It’s a busy time here at The Paris Review. Tomorrow is our annual gala, the Spring Revel, and in two weeks, we move our little office from the Tribeca loft that has been our home for the past eight years to a new space in Chelsea. Boxes are piled high; loose books and papers are strewn about; scissors and tape will not stay in the same place.
Last week, we were clearing a bookshelf of its contents and came across a batch of small, white booklets. The Paris Review: Twenty Year Index, Issues 1–56, they were titled; they appeared to be lists of everything that had been published during the magazine’s first twenty-three years, and were put aside for recycling. Flipping through them later, we realized that the booklets also contained an introduction by George Plimpton, a founder of the magazine and its editor for the first fifty years of its history.
A minihistory of the Review, full of forgotten anecdotes and remembrances, the introduction is particularly poignant as we prepare for these two (for us) significant events. George recalls early offices of the magazine, angering Ernest Hemingway with brash interview questions, the many volunteers who flocked to the Review and gave a fledgling publication a boost. He writes of raucous Revels past: “The Revels were memorable affairs, with so much effort spent by staff members in entertaining the guests that very often the fund-raising aspects of the events were forgotten. The extravaganza on Welfare Island (although 750 people turned up) actually lost money—and primarily because a piano was left out in a glade and was ruined in a post-party rain squall.”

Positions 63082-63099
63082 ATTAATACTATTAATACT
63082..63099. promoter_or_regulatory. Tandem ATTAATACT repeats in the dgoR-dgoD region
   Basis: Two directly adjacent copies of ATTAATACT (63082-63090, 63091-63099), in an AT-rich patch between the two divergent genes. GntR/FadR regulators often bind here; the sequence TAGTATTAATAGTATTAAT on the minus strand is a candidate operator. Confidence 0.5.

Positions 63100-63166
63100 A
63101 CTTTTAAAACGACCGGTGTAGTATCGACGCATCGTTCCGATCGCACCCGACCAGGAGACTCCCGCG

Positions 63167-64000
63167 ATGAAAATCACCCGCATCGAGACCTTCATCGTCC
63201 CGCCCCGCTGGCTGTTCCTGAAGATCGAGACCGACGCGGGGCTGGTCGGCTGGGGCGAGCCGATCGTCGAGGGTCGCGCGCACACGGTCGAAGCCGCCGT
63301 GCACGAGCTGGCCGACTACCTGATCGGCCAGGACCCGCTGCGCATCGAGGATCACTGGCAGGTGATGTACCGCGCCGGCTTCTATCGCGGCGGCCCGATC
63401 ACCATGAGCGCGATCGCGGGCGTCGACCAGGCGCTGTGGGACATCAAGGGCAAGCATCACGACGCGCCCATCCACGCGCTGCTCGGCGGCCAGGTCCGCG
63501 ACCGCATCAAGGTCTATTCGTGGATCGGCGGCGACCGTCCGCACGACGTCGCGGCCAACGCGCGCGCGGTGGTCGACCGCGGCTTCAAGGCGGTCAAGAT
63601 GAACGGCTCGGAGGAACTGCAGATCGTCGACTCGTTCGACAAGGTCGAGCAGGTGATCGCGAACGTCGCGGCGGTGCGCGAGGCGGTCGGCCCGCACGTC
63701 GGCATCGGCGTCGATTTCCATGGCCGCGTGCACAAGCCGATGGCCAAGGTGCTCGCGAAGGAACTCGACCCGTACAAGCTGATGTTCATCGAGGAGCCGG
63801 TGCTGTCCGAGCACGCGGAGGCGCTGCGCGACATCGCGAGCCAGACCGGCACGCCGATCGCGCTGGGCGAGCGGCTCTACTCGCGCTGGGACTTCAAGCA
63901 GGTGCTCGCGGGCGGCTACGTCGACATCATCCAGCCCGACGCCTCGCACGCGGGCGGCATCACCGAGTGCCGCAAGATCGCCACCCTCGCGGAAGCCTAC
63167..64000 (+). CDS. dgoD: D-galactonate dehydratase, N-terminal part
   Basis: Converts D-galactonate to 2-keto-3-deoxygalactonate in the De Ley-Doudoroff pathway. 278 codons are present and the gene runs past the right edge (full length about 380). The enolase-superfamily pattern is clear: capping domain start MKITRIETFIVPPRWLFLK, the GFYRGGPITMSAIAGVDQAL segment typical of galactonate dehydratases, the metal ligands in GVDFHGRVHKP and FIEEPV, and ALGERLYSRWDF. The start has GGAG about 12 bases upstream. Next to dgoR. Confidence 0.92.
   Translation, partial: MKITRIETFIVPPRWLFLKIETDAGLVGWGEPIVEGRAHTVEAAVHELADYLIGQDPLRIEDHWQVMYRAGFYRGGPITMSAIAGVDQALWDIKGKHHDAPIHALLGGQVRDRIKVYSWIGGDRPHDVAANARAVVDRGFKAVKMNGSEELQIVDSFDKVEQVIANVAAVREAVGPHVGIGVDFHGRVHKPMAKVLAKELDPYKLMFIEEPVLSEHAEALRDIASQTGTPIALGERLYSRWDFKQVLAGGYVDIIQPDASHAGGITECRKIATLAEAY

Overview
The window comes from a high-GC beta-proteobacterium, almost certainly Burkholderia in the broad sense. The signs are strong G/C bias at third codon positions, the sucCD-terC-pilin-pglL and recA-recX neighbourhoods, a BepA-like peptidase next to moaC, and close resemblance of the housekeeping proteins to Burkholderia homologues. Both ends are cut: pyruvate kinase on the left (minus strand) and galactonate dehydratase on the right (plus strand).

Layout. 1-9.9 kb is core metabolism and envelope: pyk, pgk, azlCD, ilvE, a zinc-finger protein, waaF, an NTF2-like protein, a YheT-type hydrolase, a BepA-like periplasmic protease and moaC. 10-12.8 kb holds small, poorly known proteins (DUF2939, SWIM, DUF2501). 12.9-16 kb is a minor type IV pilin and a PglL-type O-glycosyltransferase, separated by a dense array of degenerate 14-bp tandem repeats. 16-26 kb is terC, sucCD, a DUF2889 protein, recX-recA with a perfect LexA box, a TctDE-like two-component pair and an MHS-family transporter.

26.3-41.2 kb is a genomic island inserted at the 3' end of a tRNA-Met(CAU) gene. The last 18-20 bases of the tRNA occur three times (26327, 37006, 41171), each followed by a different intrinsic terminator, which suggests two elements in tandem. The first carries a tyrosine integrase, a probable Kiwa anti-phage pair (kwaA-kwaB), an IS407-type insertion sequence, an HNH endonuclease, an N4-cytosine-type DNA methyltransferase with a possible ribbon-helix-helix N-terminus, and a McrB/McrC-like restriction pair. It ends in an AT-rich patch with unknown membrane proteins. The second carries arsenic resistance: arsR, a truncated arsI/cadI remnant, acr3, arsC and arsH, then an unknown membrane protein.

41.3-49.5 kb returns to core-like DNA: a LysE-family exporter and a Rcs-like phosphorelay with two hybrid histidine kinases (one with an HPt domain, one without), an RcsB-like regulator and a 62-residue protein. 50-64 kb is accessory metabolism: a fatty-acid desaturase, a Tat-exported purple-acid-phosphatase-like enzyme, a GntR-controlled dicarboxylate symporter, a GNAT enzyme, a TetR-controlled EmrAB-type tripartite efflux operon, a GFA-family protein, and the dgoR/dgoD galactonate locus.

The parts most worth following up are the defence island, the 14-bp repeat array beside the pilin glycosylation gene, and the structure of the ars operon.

Here’s to a Revel that’s just as fun, but minus the rain.
An Index is simply a statistical compilation which does not suggest the quality of the material listed, or the critical standards that guided its selection. It can only record the appearance, not the gist, of William Styron’s introductory “letter” which set forth the magazine’s principles in the first pages of the first issue—a letter addressed to John P. C. Train, the managing editor, who in questioning Styron’s manifesto elicited a reply which turned out to be lively and pertinent and a considerable improvement on the original document.
An Index can list the people who have worked for the magazine, but it cannot acknowledge their individual contributions. Their number has been vast. The Paris Review has traditionally published a masthead longer by far than Fortune magazine’s. Indeed, so many volunteers turned up to help in the early days that the managing editor referred to the females by the collective name of “Apotheker” (Joan Apotheker … Mary Apo …)—from the German for “druggist,” which he apparently thought appropriate. Their male counterparts were referred to as “Musinskys”—named after the first of their breed who came to work for a Paris summer. Read More